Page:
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As programmers we can solve very complex problems, but then, when we have to design a user interface we tend to fail on making them easy to use.

In small companies they can’t afford having designers and UX experts, programmers have to do almost everything in the software. But these interfaces are rarely intuitive (the classic example).

What is the problem? How can developers improve their skills in designing good user experiences?

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We? Do you have a mouse in your pocket? Please dont group all developers into this, because frankly, its not only not true, but developers are certainly better at creating GUI's than your typical non-developer who walks in off the street. –  GrandmasterB Oct 8 '10 at 20:43
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I think that you'll find that this comic fails the comparison with many of their other products that aren't google.com search or the iDevice. Both the first and second frames in the comic represent 1-way communication. The third is not. All 3 are exaggerated. –  Steve Evers Oct 8 '10 at 21:09
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@GrandmasterB, don't take it so seriously. I edited the title anyway to avoid excessive generalization. –  jmservera Oct 8 '10 at 21:45
    
@SnOrfus, for example, Google's adwords interface is downright painful. –  GrandmasterB Oct 8 '10 at 21:48
    
FYI: I've found a similar question in the UI site: ui.stackexchange.com/questions/1863/… –  jmservera Oct 16 '10 at 6:31

4 Answers 4

up vote 8 down vote accepted

I have encountered this problem many times in my career - the trick is to first be aware that it is a problem, and acknowledge it. Once you've done that, it's easier to stop making overly complex interfaces.

The user interface is also a part of software engineering, but perhaps for many software engineers not as much interesting. However, there are many interesting challenges related to this, and they can probably be as interesting as more technical challenges, in my experience.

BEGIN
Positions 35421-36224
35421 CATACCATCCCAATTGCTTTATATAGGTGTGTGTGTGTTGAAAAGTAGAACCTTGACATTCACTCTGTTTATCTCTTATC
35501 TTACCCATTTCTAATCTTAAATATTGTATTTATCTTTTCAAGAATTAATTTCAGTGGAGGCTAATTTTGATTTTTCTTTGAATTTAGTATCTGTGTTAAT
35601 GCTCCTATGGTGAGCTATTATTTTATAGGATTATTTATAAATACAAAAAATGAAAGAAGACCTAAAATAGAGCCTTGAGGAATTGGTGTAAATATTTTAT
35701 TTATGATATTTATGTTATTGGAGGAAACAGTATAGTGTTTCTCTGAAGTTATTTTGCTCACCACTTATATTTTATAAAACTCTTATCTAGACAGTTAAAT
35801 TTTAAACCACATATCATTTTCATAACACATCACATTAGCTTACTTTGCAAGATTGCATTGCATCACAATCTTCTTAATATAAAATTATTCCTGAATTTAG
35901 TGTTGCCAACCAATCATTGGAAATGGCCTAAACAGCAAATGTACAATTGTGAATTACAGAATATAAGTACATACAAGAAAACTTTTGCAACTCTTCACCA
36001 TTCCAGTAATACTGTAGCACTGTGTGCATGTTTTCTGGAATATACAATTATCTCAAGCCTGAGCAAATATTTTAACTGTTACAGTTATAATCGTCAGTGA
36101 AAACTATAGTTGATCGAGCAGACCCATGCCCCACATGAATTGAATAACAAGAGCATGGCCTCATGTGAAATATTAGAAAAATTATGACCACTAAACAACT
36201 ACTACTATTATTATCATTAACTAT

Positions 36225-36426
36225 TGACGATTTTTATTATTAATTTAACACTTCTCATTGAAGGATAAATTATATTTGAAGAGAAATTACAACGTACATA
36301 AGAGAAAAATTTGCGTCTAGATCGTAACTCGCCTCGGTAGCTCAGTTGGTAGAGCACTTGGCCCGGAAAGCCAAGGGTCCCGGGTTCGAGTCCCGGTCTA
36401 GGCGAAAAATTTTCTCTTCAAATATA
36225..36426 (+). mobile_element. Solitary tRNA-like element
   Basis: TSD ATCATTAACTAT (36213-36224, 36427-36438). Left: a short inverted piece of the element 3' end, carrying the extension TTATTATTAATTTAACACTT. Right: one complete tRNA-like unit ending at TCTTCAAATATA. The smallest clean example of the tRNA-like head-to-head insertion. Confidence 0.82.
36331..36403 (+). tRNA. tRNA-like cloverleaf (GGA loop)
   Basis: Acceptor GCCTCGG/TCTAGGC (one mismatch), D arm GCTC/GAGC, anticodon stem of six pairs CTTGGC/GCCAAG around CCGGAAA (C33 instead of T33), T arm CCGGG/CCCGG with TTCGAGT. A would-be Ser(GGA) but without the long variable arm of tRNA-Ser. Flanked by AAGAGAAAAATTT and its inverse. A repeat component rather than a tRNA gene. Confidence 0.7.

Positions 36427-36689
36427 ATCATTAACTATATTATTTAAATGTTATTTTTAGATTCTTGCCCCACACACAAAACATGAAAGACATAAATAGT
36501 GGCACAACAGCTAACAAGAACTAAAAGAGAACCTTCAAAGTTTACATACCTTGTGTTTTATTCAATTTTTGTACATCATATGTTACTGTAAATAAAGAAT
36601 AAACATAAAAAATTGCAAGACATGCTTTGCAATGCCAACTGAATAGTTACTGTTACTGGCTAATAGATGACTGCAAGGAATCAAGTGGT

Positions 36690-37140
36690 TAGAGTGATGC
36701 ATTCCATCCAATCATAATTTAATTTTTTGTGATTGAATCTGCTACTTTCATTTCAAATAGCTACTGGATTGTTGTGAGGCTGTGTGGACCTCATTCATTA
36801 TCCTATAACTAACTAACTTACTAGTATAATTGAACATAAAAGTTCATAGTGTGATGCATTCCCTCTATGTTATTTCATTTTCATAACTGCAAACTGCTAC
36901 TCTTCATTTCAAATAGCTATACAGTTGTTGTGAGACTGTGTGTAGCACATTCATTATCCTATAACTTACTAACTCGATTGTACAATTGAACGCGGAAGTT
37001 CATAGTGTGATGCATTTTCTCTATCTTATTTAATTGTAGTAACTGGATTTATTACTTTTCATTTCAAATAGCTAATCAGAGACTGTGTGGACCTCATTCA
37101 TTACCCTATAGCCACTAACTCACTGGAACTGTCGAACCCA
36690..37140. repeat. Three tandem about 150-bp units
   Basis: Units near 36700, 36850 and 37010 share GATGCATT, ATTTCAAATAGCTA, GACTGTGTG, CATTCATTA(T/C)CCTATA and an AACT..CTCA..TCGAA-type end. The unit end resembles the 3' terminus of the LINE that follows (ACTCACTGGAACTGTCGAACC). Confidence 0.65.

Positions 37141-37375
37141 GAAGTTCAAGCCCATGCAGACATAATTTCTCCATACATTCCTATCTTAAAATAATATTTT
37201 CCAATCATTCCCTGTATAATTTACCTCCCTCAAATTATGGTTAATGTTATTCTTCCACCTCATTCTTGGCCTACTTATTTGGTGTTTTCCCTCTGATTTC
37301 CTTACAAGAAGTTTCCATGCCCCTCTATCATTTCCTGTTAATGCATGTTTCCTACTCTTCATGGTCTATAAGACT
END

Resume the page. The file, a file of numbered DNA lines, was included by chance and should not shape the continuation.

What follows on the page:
Usability, user experience design (UX), human-computer interaction (HCI) - it's not magical, and it is a part of the software development process.

My tip is to:

  • acknowledge your limitations
  • ask and listen to people who claim to know about these things
  • when unsure, google it and look for authorative answers

By following these simple principles over the years, I have actually accumulated useful information on how to build user interfaces, how people interact with software, and how they think when they're using it. I am by no means an expert, but I probably know a little bit more than your average programmer.

Tl;dr: KISS

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Some people naturally care about simple UI; others could care less and do not want to waste their time. –  Job Aug 16 '13 at 4:40

I have to completely agree Josh Kelley's response.

Take writing an essay as an example; often you will bypass a small error (grammatical, spelling or otherwise) in your work that you would normally pick up on straight away if you were reading someone else's work. You're often reading what you think you wrote, or what it should be instead of what it actually is.

As was stated, this can be avoided by getting someone else to give you some comments & criticism.

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It's biological.

  • UI and all other design related tasks involve the right brain.
  • Programming task involve the left brain.

They have different purposes.

It's very rare to be good in both. At least at the same time.

brain brain2

UPDATE: I recently learn that there are others factors such as experience. In addition to some inheritence factors, you develop mental capacities depending on how you are triggered in your childhood. For exemple, abused child in average are more creative than the control grouo because they learn to disconnect from their awful reality in dreams.